Why the Kimberley Process is not enough
Almost every jeweller will tell you that their diamonds are Kimberley-certified and that they are therefore conflict-free diamonds. Unfortunately, however, the Kimberley Process does not provide this guarantee.
In 2002, in an attempt to eliminate the trade in conflict diamonds which had fuelled wars in Angola, the Democratic Republic of the Congo, Liberia and Sierra Leone, fifty-two governments ratified the Kimberley Process Certification Scheme (KPCS).
This scheme requires that all rough diamonds crossing an international border should be transported in a tamper-resistant container and accompanied by a government-validated Kimberley Process Certificate; that each certificate should be resistant to forgery, uniquely numbered and describe the shipment's contents; and that shipments are only permitted between KPCS participant countries.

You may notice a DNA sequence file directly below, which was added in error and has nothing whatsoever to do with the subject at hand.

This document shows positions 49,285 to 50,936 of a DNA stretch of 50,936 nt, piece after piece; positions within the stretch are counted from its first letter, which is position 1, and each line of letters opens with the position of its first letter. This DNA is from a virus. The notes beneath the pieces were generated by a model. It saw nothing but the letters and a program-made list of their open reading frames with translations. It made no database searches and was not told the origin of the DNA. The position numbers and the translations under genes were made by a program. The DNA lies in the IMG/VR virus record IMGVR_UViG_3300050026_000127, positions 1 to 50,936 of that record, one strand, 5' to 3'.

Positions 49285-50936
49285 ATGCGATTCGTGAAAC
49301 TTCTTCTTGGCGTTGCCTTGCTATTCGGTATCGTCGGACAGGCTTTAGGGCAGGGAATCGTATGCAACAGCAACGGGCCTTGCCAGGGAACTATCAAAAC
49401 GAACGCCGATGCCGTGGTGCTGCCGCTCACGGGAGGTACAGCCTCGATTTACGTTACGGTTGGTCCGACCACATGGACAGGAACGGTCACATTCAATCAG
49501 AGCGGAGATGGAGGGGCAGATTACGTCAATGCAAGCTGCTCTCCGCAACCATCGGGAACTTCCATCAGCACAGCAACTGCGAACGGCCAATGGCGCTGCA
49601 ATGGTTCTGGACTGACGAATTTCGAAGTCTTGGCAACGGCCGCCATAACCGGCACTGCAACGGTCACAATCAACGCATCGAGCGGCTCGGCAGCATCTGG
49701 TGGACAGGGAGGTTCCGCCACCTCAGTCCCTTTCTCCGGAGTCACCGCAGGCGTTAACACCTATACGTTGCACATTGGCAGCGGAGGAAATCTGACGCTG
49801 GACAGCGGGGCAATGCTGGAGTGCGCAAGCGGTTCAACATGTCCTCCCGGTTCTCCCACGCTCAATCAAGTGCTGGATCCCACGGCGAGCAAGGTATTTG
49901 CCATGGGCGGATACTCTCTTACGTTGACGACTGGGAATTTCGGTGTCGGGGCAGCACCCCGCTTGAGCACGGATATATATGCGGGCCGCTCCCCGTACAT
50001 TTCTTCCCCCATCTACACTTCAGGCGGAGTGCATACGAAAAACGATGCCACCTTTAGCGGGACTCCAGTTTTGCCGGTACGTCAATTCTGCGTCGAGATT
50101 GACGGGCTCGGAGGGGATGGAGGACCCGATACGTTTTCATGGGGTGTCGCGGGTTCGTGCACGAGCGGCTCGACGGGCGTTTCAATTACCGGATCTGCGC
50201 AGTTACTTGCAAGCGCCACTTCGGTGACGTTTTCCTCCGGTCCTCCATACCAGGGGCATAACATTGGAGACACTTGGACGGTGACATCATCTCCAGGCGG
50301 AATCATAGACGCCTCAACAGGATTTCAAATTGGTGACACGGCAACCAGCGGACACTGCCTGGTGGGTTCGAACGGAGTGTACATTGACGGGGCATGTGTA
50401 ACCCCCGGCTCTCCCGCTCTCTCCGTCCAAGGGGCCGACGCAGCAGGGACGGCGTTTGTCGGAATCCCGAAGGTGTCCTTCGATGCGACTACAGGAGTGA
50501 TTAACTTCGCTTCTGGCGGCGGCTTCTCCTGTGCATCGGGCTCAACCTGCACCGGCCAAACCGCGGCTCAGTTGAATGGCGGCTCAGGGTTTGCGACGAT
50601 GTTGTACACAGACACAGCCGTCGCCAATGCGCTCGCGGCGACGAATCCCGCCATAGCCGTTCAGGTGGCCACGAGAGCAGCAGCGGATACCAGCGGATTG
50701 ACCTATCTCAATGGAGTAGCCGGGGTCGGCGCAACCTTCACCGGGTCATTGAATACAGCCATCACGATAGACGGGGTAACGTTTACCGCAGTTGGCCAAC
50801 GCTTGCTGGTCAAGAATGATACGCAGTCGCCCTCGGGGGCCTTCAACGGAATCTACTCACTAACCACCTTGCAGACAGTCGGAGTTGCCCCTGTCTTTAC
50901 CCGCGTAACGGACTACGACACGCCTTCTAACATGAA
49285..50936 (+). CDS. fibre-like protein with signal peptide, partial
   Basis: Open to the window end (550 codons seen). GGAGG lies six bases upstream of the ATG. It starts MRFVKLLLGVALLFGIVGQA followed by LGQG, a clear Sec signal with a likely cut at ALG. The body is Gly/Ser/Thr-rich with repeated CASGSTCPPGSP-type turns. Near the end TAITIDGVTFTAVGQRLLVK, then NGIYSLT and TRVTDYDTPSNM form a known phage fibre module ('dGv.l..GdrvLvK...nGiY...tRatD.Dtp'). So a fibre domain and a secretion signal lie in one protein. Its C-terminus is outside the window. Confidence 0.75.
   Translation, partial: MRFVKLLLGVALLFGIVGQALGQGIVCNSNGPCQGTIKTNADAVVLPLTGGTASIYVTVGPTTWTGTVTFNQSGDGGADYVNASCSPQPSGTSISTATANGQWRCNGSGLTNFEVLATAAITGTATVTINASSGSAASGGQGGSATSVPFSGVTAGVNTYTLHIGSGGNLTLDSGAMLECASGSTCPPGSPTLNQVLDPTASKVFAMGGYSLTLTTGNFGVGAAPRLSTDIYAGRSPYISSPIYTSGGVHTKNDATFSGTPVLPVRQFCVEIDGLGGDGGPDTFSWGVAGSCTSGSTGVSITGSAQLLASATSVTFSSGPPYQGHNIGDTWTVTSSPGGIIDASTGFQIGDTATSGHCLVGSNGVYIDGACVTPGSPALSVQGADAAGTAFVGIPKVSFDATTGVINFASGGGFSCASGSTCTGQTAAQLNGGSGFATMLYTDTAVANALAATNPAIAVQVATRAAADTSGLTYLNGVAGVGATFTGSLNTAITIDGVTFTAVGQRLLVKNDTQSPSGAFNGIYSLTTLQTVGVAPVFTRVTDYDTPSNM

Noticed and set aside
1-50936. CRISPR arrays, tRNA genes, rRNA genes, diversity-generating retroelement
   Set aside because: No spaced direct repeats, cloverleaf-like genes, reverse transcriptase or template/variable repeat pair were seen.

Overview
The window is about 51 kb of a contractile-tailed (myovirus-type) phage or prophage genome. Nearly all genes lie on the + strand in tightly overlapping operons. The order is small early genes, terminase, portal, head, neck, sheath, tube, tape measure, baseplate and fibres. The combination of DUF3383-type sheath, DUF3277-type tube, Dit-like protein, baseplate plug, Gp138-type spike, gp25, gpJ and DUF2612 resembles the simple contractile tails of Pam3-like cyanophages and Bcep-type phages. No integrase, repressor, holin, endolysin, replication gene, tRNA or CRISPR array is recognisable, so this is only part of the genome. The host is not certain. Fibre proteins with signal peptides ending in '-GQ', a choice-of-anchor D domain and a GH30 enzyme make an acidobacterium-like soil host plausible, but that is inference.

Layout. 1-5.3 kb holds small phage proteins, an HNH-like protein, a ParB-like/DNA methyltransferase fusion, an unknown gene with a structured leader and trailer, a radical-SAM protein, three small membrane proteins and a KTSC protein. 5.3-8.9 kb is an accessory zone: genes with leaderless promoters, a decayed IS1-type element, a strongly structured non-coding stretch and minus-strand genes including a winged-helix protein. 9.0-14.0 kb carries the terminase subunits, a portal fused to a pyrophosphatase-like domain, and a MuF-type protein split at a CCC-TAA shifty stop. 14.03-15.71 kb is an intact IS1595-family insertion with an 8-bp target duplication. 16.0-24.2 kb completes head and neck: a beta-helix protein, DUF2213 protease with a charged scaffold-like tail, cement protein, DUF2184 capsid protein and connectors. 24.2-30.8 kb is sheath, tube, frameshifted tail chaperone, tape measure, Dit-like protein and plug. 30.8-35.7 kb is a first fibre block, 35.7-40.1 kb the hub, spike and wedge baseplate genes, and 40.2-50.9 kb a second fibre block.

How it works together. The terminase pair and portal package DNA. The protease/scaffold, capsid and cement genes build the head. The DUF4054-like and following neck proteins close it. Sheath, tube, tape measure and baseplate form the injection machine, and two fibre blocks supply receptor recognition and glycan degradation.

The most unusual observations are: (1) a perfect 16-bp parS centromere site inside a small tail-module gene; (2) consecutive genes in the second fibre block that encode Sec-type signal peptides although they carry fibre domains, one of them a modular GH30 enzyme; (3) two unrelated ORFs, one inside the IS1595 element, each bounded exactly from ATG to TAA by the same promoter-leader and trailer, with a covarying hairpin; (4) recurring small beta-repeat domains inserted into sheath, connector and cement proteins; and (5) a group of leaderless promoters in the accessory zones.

While the Kimberley Process has reduced the trade in conflict diamonds, unfortunately the problem has not been eliminated, and diamonds produced in conflict zones are being smuggled to neighbouring regions to be certified. Blood diamonds from the rebel-held north of Cote d'Ivoire and from eastern DRC are still entering the market, as are diamonds from Zimbabwe where the army has taken control of diamond fields by force, killing and raping local people, and making others work under the threat of violence.
At Ingle & Rhode, all of our diamonds are Kimberley-certified, but in order to guarantee that they are conflict-free diamonds, we only use gems that we can trace back to source. To learn more, please visit our ethical diamonds page.